Aurora, CO

Artificial intelligence helps find bad police officers in Aurora

David Heitz
Photo byScott Rodgerson/Unsplash

The Aurora City Council voted Monday to purchase software called Truleo that will help supervisors analyze police officer videos from body-worn cameras.

The software, which uses artificial intelligence, will:

· Automatically transcribe and classify events in body-worn camera audio.

· Automatically detect the officer speaking.

· Automatically detect risky officer behaviors, such as profanity.

· Automatically detect professional officer behaviors, such as explanation and gratitude.

· Visualize insights (positive/negative) across all officer and civilian interactions.

Privacy concerns

Council member Juan Marcano expressed privacy concerns about the software. City Attorney Pete Schulte said the software automatically redacts personal information. It does not create new data but rather analyzes information already in the database.

“The majority of this information remains dormant and is not utilized unless it is randomly selected for an audit, and/or a commendation or complaint is received,” according to a memo from Chief Information Officer Scott Newman to the council. “This is due to the sheer volume of videos generated and stored each day, as it would require several humans to review those videos on a daily basis.”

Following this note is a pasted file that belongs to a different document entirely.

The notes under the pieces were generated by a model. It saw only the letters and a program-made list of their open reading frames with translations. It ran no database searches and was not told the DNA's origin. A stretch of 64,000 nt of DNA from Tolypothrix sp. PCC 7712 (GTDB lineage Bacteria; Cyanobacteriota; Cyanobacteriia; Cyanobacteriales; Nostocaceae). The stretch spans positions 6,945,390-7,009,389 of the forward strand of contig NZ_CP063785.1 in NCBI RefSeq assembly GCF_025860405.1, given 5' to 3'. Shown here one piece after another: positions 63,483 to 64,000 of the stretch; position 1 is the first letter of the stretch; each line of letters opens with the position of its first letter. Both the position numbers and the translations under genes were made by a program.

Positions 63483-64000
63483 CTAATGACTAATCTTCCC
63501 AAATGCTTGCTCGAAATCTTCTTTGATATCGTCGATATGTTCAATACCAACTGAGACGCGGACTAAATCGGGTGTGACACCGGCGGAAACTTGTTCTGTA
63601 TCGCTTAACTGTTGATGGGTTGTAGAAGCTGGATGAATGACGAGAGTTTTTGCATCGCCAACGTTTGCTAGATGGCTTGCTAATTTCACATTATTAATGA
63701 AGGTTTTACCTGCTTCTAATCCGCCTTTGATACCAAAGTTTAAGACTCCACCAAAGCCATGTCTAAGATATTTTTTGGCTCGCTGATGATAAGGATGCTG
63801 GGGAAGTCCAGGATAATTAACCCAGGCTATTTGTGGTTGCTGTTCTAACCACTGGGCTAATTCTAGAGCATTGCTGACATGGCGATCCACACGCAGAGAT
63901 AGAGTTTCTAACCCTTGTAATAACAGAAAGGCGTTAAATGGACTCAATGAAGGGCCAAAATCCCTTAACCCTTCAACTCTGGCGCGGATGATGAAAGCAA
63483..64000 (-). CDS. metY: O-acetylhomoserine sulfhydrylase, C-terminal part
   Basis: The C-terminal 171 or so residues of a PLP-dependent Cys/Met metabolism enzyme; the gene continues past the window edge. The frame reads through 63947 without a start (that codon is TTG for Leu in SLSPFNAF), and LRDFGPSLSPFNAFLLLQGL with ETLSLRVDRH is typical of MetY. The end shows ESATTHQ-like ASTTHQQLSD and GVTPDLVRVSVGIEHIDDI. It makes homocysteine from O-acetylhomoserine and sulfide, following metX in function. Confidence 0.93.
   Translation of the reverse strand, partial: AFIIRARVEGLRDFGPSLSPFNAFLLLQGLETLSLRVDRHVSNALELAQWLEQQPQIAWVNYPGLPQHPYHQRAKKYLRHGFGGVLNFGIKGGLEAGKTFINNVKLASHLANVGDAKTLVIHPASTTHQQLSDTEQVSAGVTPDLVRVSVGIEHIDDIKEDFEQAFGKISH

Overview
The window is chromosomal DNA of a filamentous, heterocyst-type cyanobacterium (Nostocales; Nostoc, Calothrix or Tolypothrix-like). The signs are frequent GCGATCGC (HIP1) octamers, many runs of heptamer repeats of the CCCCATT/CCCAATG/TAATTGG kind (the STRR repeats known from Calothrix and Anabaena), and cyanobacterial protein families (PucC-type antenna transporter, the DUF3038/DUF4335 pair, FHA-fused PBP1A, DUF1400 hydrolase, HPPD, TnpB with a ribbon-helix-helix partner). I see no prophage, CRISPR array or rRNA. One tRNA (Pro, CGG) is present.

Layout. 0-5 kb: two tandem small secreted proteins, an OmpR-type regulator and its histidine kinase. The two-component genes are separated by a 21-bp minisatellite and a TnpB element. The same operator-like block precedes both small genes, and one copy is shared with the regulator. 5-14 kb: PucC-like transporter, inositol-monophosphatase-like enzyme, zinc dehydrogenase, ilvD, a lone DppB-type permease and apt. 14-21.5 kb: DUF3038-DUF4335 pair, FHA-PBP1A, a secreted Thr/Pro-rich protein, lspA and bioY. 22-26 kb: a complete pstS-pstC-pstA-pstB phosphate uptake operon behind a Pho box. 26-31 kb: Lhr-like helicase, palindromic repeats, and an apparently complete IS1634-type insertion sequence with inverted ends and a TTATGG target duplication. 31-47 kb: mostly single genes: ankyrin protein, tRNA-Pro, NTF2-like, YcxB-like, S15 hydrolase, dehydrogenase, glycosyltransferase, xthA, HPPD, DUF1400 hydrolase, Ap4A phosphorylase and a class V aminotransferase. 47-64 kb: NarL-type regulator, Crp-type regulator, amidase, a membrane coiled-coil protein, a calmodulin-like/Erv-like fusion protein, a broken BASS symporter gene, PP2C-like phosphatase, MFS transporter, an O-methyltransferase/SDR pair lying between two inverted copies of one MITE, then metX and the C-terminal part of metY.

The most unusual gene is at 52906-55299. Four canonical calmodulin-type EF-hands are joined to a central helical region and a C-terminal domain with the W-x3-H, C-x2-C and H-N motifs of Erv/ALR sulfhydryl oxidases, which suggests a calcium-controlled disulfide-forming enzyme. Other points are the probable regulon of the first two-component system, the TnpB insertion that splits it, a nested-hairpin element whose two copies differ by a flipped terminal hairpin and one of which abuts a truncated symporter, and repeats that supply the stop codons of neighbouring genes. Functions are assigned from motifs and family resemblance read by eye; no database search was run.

Helps reach consent decree goals

Schulte said the software will help Aurora reach its goals under the consent decree instituted after the Elijah McClain death. Unreviewed body camera footage “potentially represents a risk to the agency and represents a missed opportunity to leverage the data to gain insights and improve police operations,” according to the memo. “The Truleo platform performs that analysis in near real-time as videos are uploaded and will flag videos that meet departmental conditions so they can be surfaced for faster review by the appropriate staff.”

Breaking bad habits

Schulte said the consent decree monitor has emphasized officers need to break bad habits sooner rather than later. Police Chief Art Acevedo said it’s all about restoring the community’s trust in the department.

Schulte disclosed that Acevedo at one time had an interest in Truleo but has since divested. He said police brass in Aurora chose Truleo before hiring Acevedo.

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I've been in the news business 35 years, spending much of my career in editing roles at local newspapers in Los Angeles, Detroit, and the Quad-Cities of Illinois and Iowa. Upon moving to Denver in 2018, I began experiencing severe mental illness due to several traumatic experiences. I became homeless on the street for about a year before spending time in the state mental hospital. I am living proof that people can rebound from mental illness with proper treatment, even after experiencing homelessness. I consider myself a lucky guy to live in a great place like Denver. I hope my writing reflects the passion I have for living here. You can email me news releases and story ideas at

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